When the #MeToo movement was uprooting men from important spaces in North America for sexual violence in early 2017, African feminists hoped they could seize the moment to amplify existing activism and demand public accountability. In Ghana, there were public conversations on- and offline about sexual violence, but there were no shocking revelations about how some men used their power to abuse women across society. Instead, men joked that women wouldn’t even dare to name names because no one was going to hold any powerful man accountable and a reckoning of the U.S. sort would turn the country on its head as most men would be indicted. And so Ghanaian women did nothing with the moment.
At least not right away.
But in January 2019, a Ghanaian lawyer living in Canada, Kuukuwa Andam, announced that the current president of the Ghana Bar Association and the former head of the Ghana Legal Aid Scheme had raped her in 2012. In a Facebook post, Kuukuwa alleged that the former head of Ghana Legal Aid Scheme, her former boss, Selassie Fumey, raped her on multiple occasions when she worked with him after law school. Also, she alleged that the president of the Ghana Bar Association, Tony Forson, with whom she maintained a long-distance relationship while a student at Cornell University, raped her at a hotel in Washington, DC. At the time of the post, she had lodged a complaint with the DC police.
Kuukuwa was clear about why she had waited so long to report these men: she was afraid. These were powerful men in Ghana and in her field who could alter her life and career in unimaginable ways.
Even though Kuukuwa made it clear that she had a job and wasn’t doing this for money, some still accused her of being greedy. Others treated the story as salacious gossip, picking apart Kuukuwa’s bio—she describes herself as lesbian and a worshipper of goddess of the sea. How dare a lesbian and non-Christian ask for justice? The abuse online was relentless—even many right-thinking Ghanaians seemed stuck on her sexuality instead of her quest for justice.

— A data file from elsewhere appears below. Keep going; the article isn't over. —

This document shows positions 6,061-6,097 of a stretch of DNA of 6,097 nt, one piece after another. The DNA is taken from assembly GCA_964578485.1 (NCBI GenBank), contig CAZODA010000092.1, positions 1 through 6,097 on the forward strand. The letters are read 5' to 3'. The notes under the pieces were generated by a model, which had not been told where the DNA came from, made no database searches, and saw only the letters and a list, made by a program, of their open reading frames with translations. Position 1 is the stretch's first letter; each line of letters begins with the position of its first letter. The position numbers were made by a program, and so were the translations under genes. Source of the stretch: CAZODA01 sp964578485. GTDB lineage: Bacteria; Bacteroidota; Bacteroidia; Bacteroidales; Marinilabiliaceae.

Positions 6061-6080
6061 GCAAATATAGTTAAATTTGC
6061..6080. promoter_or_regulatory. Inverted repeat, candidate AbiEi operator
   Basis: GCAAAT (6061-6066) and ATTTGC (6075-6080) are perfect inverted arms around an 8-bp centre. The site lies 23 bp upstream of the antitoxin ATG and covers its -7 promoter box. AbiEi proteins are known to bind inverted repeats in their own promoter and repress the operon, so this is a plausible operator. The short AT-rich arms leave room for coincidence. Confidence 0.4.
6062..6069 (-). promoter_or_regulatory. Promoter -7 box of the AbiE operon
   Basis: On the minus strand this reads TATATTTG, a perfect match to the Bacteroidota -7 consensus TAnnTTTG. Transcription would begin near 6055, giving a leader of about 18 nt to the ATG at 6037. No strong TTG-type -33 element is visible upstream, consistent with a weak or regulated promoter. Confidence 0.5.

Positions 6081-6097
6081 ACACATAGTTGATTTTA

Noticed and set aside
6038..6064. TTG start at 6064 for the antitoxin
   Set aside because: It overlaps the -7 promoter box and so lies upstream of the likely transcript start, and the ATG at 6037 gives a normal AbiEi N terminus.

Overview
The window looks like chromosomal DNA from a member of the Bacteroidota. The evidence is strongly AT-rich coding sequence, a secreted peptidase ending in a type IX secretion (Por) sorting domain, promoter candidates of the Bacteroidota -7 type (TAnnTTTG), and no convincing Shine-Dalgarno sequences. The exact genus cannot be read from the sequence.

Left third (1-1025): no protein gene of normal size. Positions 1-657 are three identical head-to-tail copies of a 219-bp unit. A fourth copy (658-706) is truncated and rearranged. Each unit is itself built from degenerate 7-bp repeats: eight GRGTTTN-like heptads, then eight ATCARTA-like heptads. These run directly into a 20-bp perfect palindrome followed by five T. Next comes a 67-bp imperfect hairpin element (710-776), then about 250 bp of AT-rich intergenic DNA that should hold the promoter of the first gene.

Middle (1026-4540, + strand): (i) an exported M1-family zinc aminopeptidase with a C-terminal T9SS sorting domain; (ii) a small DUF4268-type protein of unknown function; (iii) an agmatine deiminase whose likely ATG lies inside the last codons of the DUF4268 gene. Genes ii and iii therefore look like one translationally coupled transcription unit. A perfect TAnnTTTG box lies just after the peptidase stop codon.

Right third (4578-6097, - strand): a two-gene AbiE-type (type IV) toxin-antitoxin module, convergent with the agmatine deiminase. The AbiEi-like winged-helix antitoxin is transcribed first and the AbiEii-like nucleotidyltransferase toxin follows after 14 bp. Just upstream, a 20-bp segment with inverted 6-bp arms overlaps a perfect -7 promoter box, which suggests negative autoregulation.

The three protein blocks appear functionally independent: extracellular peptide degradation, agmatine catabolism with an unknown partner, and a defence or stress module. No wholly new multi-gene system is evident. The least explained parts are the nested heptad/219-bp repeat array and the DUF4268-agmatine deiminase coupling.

While Ghana’s mainstream media did not focus on Kuukuwa’s sexuality and spirituality, it chose to blame her for the sexual violence. The headline on one prominent website was, “I was psyched for sex but not ready.” Unlike Kuukuwa, neither Forson or Fumey were chased for interviews. There were no queries and follow-ups after the GBA president issued a non-statement denying the accusation. After a while, the story simply died.
Even though Andam is a respected professional, she suffered the same fate as 19-year-old Ewuraffe Orleans Thompson. In 2014, Thompson filed a police case against popular entertainer Kwesi Kyei Darkwa (KKD) alleging that he had raped her. In response, the media scrutinized and shamed her, choosing to side with KKD. Influential lawyers rallied to defend KKD, and showed up in court to support him. During the trial, Thompson received such intense harassment from KKD’s supporters that she withdrew the charges. Soon after the court case, religious leaders attempted to restore KKD’s reputation by holding a thanksgiving service. Two powerful institutions—the media and the church—chose to support an alleged abuser over a young victim.
Ghana has a problem with rape culture.
In December 2018, a comedian known as Waris tweeted, “Sarkodie’s daughter is becoming ripe. Very soon, we people will tear and eat,” suggesting that the popular musician’s Sarkodie’s two-year-old daughter was nearly old enough for sex. Ghanaian feminists pointed out that the tweet positioned young girls as meals waiting to be consumed by groups of men, and that this attitude toward girls and women—as consumables—was emblematic of a more general rape culture. Sarkodie himself didn’t seem bothered that a man almost his age had suggested that his toddler was almost ripe for sex, but feminists still pushed for a retraction and apology.
Waris apologized. But the apology started with, “If I offended anyone,” refusing to acknowledge the systemic problem feminists had pointed out. Waris’s defenders urged Ghanaian feminists to forgive him. Feminists were urged to consider Waris as brother, friend, and a partner who had erred.
This strategy is common in Ghana: whenever a man is publicly called to account for his bad behavior by feminists, his defenders invariably ask that he be treated as an errant family member who should be forgiven. Feminists are positioned as family members who grant absolution, with the effect that necessary conversations about abusive systems are suppressed. Even after the apology, other entertainment personalities supported Waris, with one claiming, “Sarkodie’s daughter will grow so we cannot judge Comedian Waris.” But the core of this defense is that Waris was wrong for picking on a two-year-old, not that sexual violence against girls and women is wrong.
The danger girls face from sexual predators was also highlighted when a comedian and school teacher, Teacher Kwadwo, solicited tips for how to rape his students on his Facebook page. Once again, Ghanaian feminists organized to have the teacher sanctioned, and Teacher Kwadwo lost a contract with Huawei and received a warning from the Ghana Education Service (GES). Once again, feminists were urged to forgive him by his defenders, who insisted that Teacher Kwadwo had only made a distasteful joke. Unlike Waris, Teacher Kwadwo did not apologize for his sentiments.